Safety First Creating a Safer Environment for Residents Through Prevention

Safety. Security. These two little words can have a lot of different connotations for those living within, or providing management and other professional services to, a community association. From an engineer’s perspective, thoughts relating to this topic would naturally center on the physical environment and its relationship to the well-being of the individuals residing within a community. A safe physical environment is in itself a far-reaching category encompassing items ranging from proper maintenance of site elements, such as sidewalks and other walking surfaces, to engaging contractors who utilize best safety practices on construction sites.

It is common practice among property managers to perform regular visual observations of their community, even if they are simply in the form of an informal walk around the premises. It is recommended that, when performing an informal assessment of this type, a manager should particularly look for any conditions that may pose a safety hazard to residents. One common culprit, and a leading cause of on-site accidents involving tripping and falling, are walking surfaces including sidewalks, paved walkways, stoops and stairs.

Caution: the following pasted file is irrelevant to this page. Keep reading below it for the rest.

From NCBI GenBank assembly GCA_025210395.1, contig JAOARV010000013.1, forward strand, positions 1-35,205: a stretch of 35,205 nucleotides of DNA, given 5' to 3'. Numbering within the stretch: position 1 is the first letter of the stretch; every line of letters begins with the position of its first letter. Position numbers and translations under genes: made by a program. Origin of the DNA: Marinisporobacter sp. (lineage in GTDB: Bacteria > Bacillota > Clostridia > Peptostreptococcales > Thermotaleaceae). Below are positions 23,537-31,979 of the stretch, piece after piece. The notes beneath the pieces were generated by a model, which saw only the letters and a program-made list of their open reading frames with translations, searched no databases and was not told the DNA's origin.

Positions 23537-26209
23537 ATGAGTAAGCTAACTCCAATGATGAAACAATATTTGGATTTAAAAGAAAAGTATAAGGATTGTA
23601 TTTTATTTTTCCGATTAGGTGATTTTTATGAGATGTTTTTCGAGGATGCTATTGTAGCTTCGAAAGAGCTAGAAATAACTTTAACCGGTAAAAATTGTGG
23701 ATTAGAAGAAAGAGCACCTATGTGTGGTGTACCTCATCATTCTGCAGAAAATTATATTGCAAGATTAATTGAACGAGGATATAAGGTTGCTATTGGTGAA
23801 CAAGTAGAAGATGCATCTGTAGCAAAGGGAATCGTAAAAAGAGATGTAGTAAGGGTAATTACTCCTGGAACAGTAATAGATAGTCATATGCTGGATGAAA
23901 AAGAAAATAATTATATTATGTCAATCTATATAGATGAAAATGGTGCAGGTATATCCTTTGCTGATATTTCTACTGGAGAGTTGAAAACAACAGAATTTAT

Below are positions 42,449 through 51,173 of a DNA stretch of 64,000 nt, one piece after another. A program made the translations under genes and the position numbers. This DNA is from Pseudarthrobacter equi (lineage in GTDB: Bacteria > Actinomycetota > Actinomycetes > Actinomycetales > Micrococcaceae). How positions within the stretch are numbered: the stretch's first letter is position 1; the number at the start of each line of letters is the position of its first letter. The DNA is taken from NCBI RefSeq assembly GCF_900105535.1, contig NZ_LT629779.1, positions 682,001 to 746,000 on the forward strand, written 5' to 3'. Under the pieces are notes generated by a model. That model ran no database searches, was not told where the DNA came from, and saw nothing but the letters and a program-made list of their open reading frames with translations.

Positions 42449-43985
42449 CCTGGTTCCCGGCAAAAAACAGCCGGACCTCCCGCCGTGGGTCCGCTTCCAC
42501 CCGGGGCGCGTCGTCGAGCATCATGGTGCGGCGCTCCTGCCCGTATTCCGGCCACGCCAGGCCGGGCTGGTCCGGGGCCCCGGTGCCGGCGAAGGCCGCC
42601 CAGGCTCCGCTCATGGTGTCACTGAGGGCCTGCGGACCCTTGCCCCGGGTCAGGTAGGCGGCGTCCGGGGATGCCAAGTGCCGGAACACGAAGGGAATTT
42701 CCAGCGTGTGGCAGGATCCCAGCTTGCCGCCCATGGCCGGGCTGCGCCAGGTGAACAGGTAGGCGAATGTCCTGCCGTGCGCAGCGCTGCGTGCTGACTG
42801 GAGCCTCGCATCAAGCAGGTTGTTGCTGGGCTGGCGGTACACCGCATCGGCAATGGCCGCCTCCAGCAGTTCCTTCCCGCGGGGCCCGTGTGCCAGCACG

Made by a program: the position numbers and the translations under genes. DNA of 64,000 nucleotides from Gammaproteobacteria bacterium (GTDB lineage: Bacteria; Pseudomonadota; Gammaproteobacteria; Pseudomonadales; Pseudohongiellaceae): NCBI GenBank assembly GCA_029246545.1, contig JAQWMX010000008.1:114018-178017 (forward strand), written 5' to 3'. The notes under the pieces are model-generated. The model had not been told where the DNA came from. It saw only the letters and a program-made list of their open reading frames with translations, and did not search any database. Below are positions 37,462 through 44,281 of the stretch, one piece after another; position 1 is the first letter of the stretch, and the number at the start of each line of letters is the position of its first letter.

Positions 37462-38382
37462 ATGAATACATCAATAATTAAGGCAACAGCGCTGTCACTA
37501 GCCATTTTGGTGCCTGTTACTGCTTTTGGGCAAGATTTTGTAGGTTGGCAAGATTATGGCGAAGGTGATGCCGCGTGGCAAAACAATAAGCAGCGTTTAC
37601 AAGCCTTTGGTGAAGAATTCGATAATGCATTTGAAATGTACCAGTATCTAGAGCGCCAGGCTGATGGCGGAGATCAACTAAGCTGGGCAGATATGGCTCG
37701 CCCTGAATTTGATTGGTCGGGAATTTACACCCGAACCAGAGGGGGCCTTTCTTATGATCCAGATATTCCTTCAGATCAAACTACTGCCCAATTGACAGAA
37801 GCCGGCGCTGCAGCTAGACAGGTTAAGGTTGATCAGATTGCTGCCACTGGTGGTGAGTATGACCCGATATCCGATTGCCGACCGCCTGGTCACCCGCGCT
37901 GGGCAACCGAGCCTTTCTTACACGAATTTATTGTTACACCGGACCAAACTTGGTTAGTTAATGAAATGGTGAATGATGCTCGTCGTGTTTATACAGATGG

Freeze and Thaw Cycle

Two natural elements—tree roots and water—are two of the main causes for the deterioration of walking surfaces. Tree roots can literally lift sidewalks, causing them to go out of alignment, and create an uneven surface for residents. Water can have the same effect when it infiltrates the sidewalk area, and subsequently goes through a cycle of freezing and thawing. Add freezing temperatures into the mix, and you have an icy slip-and-fall waiting to happen.

Other site elements that may be considered to fall into the category of aesthetics, but actually contribute largely to a community’s safety, are lighting and landscaping. Well-maintained lighting and grounds can create a space that provides overall protection from any potential threats from other persons. Additionally, certain landscape elements can themselves prove to be a personal safety hazard if not properly tended to. For example, New Jersey residents have experienced several large storms that brought down a number of trees and tree branches. After such storms, it is important for managers to also look up in making their informal community assessment. Are there any tree limbs dangling precariously over areas where residents walk or park their cars?

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